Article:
on the News
past Tuesday was special as local developer Dean Gitter celebrated his
Emerson Inn’s recent winning of a Conde Nast Johansen’s
award for being the Most Outstanding Inn in North America, Bermuda,
the Caribbean, Mexico and the Pacific.
Presenting the award in a special ceremony at the Mt. Tremper-based
inn was Johansen’s Managing Director and Publisher Andrew Warren,
fresh in from London, and New York Lieutenant Governor Mary O. Donohue.
During the evening, further accolades were granted Gitter and the Emerson
from the Ulster County Legislature, represented by Republican Majority
Leader Mike Stock, and U.S. Senator Hillary Rodham Clinton, from whom
a fax arrived mid-meal.
Also on hand to help in the celebrating were several members of the
local press and a number of key members of Shandaken’s current
power elite, including Supervisor Bob Cross, Jr., who sat at the lead
table with Gitter, Republican Club president Gerry Setchko, and fellow
innkeeper Bob Linge, founder of the Citizens for Progress political
action committee that was mysteriously funded to place numerous large-sized
ads against the town’s previous Democratic administration, which
opposed Gitter’s proposed Belleayre resort project… and
were in complete absence Tuesday.
“I now hope that the state, the county and the Shandaken planning
board will allow us to do the Belleayre Resort in my lifetime,”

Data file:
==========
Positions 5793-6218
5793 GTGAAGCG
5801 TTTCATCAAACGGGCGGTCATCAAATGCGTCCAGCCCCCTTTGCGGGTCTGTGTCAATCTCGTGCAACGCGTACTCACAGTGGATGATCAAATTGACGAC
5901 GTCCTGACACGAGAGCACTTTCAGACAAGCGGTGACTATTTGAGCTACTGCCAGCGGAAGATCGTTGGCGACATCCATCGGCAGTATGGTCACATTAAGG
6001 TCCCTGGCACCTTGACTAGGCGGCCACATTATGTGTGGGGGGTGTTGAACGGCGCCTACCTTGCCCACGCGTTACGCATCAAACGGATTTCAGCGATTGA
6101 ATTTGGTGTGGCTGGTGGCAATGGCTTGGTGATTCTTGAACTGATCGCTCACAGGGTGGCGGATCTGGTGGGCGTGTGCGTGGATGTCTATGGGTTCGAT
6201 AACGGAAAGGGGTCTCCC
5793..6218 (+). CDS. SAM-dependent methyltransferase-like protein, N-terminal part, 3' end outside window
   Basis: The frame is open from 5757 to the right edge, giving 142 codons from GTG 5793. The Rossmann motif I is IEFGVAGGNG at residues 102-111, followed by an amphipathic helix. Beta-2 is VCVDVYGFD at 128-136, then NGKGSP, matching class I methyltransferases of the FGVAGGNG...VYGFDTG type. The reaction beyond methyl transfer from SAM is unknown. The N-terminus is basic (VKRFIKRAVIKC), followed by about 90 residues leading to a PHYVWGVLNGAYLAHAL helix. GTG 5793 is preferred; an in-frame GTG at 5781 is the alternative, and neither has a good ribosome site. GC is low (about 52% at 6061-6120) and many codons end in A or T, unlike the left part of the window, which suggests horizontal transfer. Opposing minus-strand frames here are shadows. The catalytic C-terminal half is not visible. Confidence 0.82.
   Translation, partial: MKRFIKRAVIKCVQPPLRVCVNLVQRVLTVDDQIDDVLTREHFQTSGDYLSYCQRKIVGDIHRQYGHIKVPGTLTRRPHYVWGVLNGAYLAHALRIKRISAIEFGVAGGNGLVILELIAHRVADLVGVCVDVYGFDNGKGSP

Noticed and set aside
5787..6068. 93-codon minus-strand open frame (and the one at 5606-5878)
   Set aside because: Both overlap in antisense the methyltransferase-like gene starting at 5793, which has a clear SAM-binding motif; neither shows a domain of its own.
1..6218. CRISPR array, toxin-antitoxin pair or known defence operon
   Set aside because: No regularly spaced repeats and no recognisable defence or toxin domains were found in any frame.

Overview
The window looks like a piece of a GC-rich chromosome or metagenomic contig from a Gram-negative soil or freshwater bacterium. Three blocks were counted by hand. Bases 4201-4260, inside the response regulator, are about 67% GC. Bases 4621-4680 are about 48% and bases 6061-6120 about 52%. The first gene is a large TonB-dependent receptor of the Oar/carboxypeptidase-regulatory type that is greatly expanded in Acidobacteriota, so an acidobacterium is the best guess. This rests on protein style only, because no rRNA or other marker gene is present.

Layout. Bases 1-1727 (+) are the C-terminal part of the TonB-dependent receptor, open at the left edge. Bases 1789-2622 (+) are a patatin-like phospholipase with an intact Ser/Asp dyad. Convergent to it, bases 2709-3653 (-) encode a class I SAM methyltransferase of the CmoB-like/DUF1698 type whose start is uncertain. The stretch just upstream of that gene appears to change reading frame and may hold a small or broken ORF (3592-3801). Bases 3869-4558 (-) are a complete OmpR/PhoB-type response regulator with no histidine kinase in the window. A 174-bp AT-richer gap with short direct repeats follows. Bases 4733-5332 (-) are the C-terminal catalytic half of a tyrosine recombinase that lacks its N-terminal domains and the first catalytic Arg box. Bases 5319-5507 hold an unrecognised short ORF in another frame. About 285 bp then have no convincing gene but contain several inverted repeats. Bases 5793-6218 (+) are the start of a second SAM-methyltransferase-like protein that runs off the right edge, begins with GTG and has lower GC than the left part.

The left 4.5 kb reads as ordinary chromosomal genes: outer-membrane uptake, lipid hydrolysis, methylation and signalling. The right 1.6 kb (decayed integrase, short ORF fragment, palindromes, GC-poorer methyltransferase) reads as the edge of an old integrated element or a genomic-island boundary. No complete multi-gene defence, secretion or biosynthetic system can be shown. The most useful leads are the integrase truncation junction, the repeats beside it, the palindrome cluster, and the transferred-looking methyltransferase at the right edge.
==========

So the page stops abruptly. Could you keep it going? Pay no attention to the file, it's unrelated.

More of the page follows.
Gitter said after receiving his award, to a multitude of “hear,
hears” from those assembled. After particularly mentioning the
support he’s gotten from Cross, Stock and the governor’s
office, Gitter added that, “There’s a lot of work to do.
We have to work together to get it done.”
Conde Naste Johansen’s Vice President and U.S. Publishing Director
Lesley O’Malley-Keyes explained that inns pay to be in her magazine,
but are only accepted once okayed by her team of 20 hotel and inn inspectors.
Distribution is via the 243 participating inns, as well as via Borders
O’Malley-Keyes added that the award the Emerson was just granted
in a November 8 ceremony in London came as the result of inspectors’
recommendations, guest responses received, and her own sense of what
“I determine who deserves to win each year. It’s a personal
choice,” she added, noting her pleasure, in the coming year, at
including several new groups of inns to the magazine as a result of
recent negotiations with Relais and other hotel management organizations.
Rooms at the Emerson Inn, per couple per night, start at $470 and run
through $1,000 and up, dependent on the season and whether meals are
included. The inn includes a spa, and what Wine Spectator and other
tony magazines have named one of the top wine lists on the East Coast.
Emerson Place is the name given the complex of inns and stores that
Gitter started in the mid-1990s under the original name of Catskill
Corners, and includes the Emporium, formerly the Marketplace, the Lodge,
and the Catamount. The former Spotted Dog Cafe, once touted as a live
venue and briefly entertained as a possible dinner and movie site, is
currently being used for conferences.